Secretary of Defense Lloyd Austin issued a directive Wednesday aimed at reorienting America’s military to better compete with Beijing, but military officials offered few details on how that would be accomplished.
A Pentagon statement said the initiatives, many of which are classified, “are designed to focus departmental processes and procedures and better help department leaders contribute to whole-of-government efforts to address the challenge from China.”
Austin said in a statement that the efforts are part of the broader Biden administration response to the challenge from China and will feed into the Defense Department’s National Defense Strategy.
“The efforts I am directing today will improve the Department’s ability to revitalize our network of allies and partners, bolster deterrence, and accelerate the development of new operational concepts, emerging capabilities, future force posture, and a modernized civilian and military workforce,” Austin said.
Two senior defense officials, briefing reporters on condition of anonymity, said the moves build upon recommendations from the Defense Department’s China Task Force, announced by President Joe Biden in February. The group is led by Austin’s chief adviser on China, Ely Ratner, and charged with assessing the Pentagon’s China-related programs and priorities and providing Austin with policy recommendations.
Read More: Senate Passes Sweeping Bill to Help U.S. Compete With China
The initiatives are aimed at bridging a “say/do gap” when it comes to actually shifting the Pentagon’s focus to China. The official said the directives include efforts to work more closely with allies across the Indo-Pacific and to guide U.S. force posture toward China. The department will review joint warfighting concepts as well as professional military education to focus on competition with China, the official said.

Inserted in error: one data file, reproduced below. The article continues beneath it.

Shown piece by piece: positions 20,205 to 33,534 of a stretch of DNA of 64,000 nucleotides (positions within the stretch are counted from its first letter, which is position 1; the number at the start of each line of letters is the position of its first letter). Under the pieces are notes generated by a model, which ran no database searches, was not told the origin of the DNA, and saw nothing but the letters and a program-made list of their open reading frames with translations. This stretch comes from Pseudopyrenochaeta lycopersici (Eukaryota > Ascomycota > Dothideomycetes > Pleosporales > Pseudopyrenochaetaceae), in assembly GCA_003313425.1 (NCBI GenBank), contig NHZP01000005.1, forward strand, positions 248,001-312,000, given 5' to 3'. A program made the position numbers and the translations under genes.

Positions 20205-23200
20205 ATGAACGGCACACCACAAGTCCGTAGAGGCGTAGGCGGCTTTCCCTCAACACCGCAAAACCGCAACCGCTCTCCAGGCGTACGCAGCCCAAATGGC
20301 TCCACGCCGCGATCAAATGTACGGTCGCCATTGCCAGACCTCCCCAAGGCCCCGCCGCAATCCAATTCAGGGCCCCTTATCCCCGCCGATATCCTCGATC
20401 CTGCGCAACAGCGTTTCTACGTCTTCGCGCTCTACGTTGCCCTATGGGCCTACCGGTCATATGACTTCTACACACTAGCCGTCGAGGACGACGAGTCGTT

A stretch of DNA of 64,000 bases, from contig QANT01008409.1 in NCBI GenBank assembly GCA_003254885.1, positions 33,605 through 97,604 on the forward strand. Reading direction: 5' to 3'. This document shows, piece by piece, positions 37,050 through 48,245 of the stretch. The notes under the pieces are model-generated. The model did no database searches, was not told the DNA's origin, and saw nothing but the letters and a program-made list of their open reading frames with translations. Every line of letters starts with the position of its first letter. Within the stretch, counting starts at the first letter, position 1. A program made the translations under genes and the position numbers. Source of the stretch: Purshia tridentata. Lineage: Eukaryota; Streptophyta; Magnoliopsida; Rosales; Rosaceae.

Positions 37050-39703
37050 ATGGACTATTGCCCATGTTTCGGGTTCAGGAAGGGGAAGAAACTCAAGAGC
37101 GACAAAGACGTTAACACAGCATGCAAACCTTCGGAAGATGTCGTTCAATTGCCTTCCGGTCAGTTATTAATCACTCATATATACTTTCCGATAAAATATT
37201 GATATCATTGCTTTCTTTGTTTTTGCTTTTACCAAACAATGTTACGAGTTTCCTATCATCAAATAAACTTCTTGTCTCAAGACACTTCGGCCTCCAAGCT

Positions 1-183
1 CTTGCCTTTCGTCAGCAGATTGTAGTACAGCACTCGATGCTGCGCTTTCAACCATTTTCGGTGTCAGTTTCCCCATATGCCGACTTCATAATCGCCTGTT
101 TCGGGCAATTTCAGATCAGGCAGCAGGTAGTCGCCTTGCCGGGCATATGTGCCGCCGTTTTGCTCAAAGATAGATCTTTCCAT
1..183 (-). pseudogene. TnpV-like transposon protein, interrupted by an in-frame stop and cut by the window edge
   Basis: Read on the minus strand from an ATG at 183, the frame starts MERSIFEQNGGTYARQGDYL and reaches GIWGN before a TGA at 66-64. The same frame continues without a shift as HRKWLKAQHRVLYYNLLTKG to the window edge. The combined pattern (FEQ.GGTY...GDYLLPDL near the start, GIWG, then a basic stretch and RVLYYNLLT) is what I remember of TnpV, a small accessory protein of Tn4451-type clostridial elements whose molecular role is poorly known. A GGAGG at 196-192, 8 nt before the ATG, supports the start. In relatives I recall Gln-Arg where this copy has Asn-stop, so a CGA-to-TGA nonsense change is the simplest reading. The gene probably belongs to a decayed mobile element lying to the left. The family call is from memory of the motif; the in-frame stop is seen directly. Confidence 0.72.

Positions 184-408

The Pentagon’s shift comes as the administration prepares for an era of what Biden has dubbed “extreme competition” with Beijing, an effort that enjoys rare bipartisan support in Washington.
On Tuesday, the Senate passed an almost $250 billion bill to invest in manufacturing and technology in an effort to out-compete Beijing. The legislation authorizes $190 billion in spending, much of it aimed at increased research and development at universities and other institutions. It also includes $52 billion in emergency outlays to help domestic manufacturers of semiconductors expand production.
The U.S. should abandon its “cold war mentality” and view China’s development rationally, Chinese Foreign Ministry Spokesman Wang Wenbin said Thursday at a regular press briefing in Beijing. “Playing the China card has become an excuse of the U.S. to expand its military expenditure and military power,” he added.
Biden and his top officials have said they see areas of cooperation with China, often citing climate change. On Wednesday Biden revoked Trump-era bans on the Chinese-owned apps TikTok and WeChat, instead ordering a review of software applications from foreign adversaries that could pose a risk to Americans’ sensitive data.
Biden Revokes TikTok, WeChat Bans and Orders Security Review
Overall, the two nations have deep disagreements on a wide range of issues from human rights to Bejing’s claims in the South China Sea.
© Copyright 2021 Bloomberg News. All rights reserved.